Buddha statues have meaning from head to toe
SIDDHARTHA GAUTAMA was a prince in India around 500 BC who set out to discover meaning in the suffering he witnessed. Once he found enlightenment, he began to spread his philosophy. He became known as Buddha, a title, since given to others, that means “awakened one.”
Buddha statues have long conveyed the religion’s teachings, according to Surya Das, a Buddhist lama trained in Tibet. “Encoded symbols in the statues were used in a preliterate, oral culture to pass on the messages,” he says.
The head is usually depicted with curly, short hair, Das says, to show Siddhartha after he had cut off his topknot to renounce his privileged past. A 12th century Japanese statue that recently sold for about $14.4 million, left, is an exception. More often, the hair is neither totally shaved nor long, representing life between the extremes of indulgence and mortification.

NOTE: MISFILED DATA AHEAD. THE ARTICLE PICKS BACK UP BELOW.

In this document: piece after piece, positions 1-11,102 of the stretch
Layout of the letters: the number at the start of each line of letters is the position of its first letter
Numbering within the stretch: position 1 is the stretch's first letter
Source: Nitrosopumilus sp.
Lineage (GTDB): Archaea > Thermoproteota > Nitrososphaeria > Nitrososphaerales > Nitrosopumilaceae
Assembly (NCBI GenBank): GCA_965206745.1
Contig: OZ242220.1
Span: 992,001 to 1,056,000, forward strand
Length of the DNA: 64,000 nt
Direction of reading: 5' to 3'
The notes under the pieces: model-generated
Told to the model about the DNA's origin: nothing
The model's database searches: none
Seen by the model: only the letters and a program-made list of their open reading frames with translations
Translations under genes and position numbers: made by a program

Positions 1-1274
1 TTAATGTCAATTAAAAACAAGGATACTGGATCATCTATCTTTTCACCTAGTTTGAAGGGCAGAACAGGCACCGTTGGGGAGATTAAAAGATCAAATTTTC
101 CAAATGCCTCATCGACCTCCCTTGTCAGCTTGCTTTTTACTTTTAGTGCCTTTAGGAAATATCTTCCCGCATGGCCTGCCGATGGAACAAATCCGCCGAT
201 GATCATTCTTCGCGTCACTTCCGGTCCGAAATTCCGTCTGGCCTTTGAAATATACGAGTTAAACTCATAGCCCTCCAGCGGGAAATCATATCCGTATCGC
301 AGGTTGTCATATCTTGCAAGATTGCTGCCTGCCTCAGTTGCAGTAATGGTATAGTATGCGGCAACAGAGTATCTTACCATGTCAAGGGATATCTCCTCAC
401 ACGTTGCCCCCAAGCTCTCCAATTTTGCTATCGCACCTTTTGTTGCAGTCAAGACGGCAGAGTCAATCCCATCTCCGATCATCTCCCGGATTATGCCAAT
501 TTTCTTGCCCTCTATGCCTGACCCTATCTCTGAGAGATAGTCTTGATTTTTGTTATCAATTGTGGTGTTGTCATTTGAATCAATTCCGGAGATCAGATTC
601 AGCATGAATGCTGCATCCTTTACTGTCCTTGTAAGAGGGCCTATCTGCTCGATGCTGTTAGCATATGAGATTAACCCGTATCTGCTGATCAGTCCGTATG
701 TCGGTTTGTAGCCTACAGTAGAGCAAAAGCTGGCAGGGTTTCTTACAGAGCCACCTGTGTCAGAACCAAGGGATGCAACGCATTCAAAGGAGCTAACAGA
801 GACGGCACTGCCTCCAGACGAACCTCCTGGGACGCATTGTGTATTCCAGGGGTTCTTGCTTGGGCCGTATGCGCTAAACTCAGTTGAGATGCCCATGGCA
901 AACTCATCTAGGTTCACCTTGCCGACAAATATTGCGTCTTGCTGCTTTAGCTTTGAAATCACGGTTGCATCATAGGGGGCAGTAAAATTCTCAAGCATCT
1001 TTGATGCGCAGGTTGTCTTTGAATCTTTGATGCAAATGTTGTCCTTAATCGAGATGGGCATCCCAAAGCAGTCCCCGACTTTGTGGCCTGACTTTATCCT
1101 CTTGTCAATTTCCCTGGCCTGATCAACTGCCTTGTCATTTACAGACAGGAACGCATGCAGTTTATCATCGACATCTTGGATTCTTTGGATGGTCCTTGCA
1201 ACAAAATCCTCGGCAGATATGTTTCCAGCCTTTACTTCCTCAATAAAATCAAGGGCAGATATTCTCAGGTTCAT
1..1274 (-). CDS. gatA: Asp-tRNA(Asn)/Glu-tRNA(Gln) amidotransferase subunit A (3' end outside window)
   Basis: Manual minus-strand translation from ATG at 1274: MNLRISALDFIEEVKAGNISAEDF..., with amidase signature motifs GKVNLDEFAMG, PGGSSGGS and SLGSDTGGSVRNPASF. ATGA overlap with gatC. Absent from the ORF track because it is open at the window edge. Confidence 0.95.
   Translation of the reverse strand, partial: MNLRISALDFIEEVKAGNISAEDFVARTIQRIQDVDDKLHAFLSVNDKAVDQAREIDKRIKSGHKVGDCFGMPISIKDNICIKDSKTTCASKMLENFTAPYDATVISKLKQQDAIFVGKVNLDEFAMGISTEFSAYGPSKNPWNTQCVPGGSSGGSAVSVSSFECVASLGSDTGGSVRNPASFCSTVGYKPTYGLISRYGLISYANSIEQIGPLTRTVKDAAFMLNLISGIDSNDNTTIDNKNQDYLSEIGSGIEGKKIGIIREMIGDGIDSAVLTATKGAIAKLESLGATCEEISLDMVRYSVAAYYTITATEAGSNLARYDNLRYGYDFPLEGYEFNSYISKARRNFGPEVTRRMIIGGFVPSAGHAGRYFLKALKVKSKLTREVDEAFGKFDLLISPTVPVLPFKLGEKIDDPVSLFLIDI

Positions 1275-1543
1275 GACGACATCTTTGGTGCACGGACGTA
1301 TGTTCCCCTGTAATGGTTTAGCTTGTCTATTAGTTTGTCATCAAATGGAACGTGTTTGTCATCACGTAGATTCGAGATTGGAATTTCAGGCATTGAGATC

Half-closed eyes show a state of meditation: looking outward and inward. Elongated earlobes hear what’s needed in the world. Hand gestures (called mudras) have different meanings, such as teaching or protection.
Some other symbols: A dot on the forehead brings wisdom and a third eye to see unity. A full mouth indicates eloquent speech. Long arms signify generosity. White, slender fingers symbolize mindfulness, precision and purity in every act. Round heels represent an even temperament, and fine webs between toes and fingers signal interconnectedness.
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